Volunteer with community programs.
Instead of working in an orphanage, volunteers can work as teachers’ aides. They can help local churches with their activities. They can help run art or sports or other events for children in the community.
The company Projects Abroad, which matches volunteers to opportunities, stopped placing people in orphanages this year. Jessi Warner, the chief operating officer, said that when potential customers requested an orphanage placement, the company explained why these were harmful and offered them a volunteer experience in a community program. She said the company lost no business.
Fund the move to family care.
Good family care requires trained professionals and a system to investigate abuse, locate parents or other relatives, recruit and train foster families, help families to solve their problems and monitor how children are doing.
We do a terrible job with this in America. So imagine the challenge facing poor countries where there are very few social workers and psychologists, and where governments are willing to spend practically nothing on child welfare.
“There’s huge pressure on government to reduce the number of children in residential care — as if that were the be-all and end-all of improving quality,” said Karen Spencer, the founder and chief executive of Whole Child International. “We must build a new system before we dismantle the other one.”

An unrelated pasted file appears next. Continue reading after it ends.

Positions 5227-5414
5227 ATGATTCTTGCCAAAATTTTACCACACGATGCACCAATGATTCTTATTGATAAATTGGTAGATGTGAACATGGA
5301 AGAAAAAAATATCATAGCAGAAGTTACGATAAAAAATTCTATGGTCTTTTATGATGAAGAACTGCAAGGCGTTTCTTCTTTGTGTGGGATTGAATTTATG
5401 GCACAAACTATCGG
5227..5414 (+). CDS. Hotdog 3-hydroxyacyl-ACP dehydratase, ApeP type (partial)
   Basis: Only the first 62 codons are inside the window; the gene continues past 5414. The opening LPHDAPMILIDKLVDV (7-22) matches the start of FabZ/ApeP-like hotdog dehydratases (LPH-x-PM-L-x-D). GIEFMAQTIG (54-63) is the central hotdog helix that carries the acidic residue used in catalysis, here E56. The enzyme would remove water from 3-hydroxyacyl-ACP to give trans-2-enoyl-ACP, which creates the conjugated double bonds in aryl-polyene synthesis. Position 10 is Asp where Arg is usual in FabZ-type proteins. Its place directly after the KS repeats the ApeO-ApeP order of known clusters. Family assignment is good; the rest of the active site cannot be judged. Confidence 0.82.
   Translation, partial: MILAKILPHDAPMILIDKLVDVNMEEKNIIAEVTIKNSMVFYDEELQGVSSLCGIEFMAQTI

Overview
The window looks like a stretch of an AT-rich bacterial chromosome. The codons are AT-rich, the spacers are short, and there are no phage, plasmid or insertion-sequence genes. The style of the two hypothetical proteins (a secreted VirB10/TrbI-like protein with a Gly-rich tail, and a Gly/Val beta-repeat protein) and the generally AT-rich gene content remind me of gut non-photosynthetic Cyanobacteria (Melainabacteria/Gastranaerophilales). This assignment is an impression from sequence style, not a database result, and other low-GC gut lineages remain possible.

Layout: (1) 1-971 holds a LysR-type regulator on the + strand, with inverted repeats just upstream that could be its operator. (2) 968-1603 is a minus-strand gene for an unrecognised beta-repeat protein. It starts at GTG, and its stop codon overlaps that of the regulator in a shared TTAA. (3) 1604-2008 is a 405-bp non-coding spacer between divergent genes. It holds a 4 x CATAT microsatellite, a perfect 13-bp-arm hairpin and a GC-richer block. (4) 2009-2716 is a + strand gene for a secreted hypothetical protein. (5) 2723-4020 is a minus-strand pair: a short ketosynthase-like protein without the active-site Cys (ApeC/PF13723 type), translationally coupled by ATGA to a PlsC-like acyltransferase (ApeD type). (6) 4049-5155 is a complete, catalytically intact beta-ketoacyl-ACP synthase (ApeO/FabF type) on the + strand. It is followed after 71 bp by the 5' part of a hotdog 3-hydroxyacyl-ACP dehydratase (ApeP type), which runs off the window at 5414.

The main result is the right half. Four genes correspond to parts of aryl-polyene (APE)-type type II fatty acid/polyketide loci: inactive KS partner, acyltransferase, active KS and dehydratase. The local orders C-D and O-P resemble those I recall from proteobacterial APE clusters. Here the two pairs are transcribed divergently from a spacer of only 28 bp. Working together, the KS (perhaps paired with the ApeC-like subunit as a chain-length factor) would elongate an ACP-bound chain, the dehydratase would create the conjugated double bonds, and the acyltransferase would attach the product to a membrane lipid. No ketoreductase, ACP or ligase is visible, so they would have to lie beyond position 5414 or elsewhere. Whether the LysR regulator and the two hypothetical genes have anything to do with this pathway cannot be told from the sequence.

While Whole Child believes that family care is best, the group opposes what Ms. Spencer calls “reckless deinstitutionalization.” She said that some African countries are simply taking children out of orphanages and putting them on a bus to their home.
Where will that new system come from? Governments are crucial. But the money in the current system is in orphanages. The best of these orphanages are expanding to include family reunification and foster care programs. (The organization Faith to Action has published a manual on how to do this.) It’s expensive work.
One orphanage that’s doing this is Oasis in Guatemala, run by a Christian organization, Kids Alive International. It houses girls who have been victims of sexual violence. Oasis provides intense therapy to help them recover from their trauma. It also works — with remarkable success — to get the abusers out of the girls’ homes and prosecute them.
Seven years ago, Oasis hired a social worker to develop a program to work with girls’ families, so that the girls could go home once the abusers were gone. It supports, counsels and monitors the families and helps them start small businesses.
Corbey Dukes, the director, said Oasis has been able to reunite about half of the girls with their mothers or another relative.
But for some girls, their own family isn’t an option, so Mr. Dukes went to Casa Viva in Costa Rica to learn about foster care. Guatemala is just starting a foster care program. “It’s focused on young kids, mostly toddlers and babies,” Mr. Dukes said. Few families want teenagers. So far, he’s put one girl in foster care. He anticipates having seven or eight with foster families soon.
Family care will be a long time in coming. For some children, it never will.
“Last night, the court sent us a 14-year-old girl with newborn twins,” Mr. Dukes told me last week. “It is tragic. However, there are no foster families in Guatemala prepared for this profile.” He said Oasis will try to find safe family care for her, but in the meantime, she will stay at the orphanage. “Until Guatemala moves from around 60 accredited foster families to literally thousands of families, residential care is the best alternative to many tragic situations,” he said.